Here's the most interesting article about the beer business that you probably haven't read: Crain's Chicago Business looks at Chicago's "pay-to-play" market, wherein big distributors use cash and clout to drive popular microbrewed competitors out of lucrative taps across the metro area. In summary, the Chicago brewing scene sounds about as clean as its political culture.
The story opens with an anecdote that sets the tone for the story: "When the Wit [Hotel] opened in 2009, bar managers stocked [its bar's] 16 taps with an impressive selection of microbrews, including Stone, Anderson Valley, Two Brothers, and Metropolitan, a new hometown brand. Then, in June, most of the craft beers from smaller distributors disappeared, replaced by 11 specialty brands carried by Chicago Beverage Systems LLC, a powerhouse distributor of Miller, Coors, and other labels."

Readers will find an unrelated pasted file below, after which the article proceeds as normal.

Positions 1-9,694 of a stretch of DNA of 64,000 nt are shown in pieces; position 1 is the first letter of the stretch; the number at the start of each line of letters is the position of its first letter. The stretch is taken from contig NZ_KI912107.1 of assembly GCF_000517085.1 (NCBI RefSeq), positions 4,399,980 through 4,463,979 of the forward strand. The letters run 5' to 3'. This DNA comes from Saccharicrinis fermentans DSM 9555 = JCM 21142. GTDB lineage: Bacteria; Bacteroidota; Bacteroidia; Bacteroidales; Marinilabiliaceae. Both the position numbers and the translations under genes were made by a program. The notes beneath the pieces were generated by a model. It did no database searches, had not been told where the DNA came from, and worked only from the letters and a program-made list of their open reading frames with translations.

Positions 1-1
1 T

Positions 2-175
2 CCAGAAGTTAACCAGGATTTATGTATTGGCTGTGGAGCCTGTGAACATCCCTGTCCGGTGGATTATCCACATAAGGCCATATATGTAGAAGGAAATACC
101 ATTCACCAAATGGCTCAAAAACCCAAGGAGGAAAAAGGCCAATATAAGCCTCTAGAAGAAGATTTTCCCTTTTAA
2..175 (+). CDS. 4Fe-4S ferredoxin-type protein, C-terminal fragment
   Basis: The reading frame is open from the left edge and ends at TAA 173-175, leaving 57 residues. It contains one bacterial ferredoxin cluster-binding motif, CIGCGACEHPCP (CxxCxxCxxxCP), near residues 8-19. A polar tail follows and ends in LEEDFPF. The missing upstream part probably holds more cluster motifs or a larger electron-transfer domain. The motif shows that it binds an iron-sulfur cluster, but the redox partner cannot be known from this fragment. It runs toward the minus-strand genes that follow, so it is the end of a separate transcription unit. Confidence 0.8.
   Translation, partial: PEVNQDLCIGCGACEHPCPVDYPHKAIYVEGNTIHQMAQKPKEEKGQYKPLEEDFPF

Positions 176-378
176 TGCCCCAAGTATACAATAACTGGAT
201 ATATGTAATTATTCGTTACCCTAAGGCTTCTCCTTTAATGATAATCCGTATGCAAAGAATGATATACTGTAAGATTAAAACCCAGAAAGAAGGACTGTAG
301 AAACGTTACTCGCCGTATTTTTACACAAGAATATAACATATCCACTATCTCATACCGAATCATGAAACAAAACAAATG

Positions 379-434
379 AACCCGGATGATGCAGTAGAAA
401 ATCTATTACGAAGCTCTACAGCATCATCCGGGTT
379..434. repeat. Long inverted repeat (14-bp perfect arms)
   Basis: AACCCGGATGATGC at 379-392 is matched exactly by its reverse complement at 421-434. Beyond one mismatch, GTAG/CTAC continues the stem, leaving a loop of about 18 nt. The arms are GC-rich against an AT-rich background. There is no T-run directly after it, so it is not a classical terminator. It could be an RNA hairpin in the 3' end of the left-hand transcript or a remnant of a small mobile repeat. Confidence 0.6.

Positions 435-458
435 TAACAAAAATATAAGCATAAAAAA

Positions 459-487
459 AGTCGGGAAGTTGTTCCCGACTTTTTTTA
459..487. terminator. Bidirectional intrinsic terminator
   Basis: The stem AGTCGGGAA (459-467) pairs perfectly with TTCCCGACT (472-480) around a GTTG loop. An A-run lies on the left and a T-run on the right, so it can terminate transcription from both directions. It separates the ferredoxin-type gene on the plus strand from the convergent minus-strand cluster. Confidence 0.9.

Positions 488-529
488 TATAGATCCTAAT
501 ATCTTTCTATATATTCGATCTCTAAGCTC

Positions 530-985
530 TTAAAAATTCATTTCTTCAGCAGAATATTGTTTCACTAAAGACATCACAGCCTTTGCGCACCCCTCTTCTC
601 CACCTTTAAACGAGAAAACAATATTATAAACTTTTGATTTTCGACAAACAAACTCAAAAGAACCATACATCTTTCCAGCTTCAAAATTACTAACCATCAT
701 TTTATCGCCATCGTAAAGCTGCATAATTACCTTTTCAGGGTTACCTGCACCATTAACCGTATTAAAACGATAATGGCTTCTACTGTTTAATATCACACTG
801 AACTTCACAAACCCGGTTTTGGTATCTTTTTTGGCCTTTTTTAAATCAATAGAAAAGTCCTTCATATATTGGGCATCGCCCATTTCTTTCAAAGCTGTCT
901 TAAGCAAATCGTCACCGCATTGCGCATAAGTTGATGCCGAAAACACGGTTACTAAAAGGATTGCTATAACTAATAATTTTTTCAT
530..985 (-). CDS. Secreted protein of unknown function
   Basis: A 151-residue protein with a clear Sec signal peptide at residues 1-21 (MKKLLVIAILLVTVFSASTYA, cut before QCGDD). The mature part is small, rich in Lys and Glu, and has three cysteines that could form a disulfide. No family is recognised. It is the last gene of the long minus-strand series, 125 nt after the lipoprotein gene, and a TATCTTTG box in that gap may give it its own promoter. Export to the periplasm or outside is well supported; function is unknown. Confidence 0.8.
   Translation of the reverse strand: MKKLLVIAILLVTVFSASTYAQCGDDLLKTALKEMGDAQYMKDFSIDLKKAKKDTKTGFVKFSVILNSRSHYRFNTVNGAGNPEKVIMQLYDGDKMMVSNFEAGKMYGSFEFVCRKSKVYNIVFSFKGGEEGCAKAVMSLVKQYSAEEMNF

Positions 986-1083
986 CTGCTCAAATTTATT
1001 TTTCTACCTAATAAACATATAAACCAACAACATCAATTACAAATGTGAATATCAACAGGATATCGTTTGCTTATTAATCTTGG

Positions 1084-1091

Deb Carey, the co-owner of the New Glarus Brewing Company in Wisconsin, is quoted saying that brewers call Chicago "a whores' market." New Glarus pulled out of the Chicago market "because it didn't want to participate in illegal business practices such as giving away beer to get bars to carry its products."
The Crain's story is interesting not just because it blows the lid off a fascinating and dirty world, but also because it does so in such great detail. People speak out about the graft on record, and the piece includes detailed profiles of the city's various beer barons. It's a hell of a good read, and raises the question: If you can't get a good selection of local brews where you live, what's the reason?